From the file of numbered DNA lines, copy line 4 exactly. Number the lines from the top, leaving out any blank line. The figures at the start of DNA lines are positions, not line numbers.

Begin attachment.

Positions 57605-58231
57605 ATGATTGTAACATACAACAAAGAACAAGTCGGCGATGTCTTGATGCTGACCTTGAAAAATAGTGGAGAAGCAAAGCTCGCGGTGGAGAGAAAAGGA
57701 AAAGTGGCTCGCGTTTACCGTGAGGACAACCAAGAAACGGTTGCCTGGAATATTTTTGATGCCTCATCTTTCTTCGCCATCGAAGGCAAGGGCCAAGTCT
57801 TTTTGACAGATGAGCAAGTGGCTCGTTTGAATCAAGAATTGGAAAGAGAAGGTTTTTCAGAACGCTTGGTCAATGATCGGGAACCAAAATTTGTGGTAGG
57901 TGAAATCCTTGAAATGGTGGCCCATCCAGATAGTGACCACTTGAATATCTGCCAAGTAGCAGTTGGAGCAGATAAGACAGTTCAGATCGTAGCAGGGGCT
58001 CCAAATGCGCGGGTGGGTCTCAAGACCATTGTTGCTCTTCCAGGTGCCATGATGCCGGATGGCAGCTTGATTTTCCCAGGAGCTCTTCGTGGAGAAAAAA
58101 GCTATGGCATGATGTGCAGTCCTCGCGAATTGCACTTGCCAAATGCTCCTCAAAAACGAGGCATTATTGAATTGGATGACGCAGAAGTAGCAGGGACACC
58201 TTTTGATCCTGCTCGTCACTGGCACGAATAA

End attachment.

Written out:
57801 TTTTGACAGATGAGCAAGTGGCTCGTTTGAATCAAGAATTGGAAAGAGAAGGTTTTTCAGAACGCTTGGTCAATGATCGGGAACCAAAATTTGTGGTAGG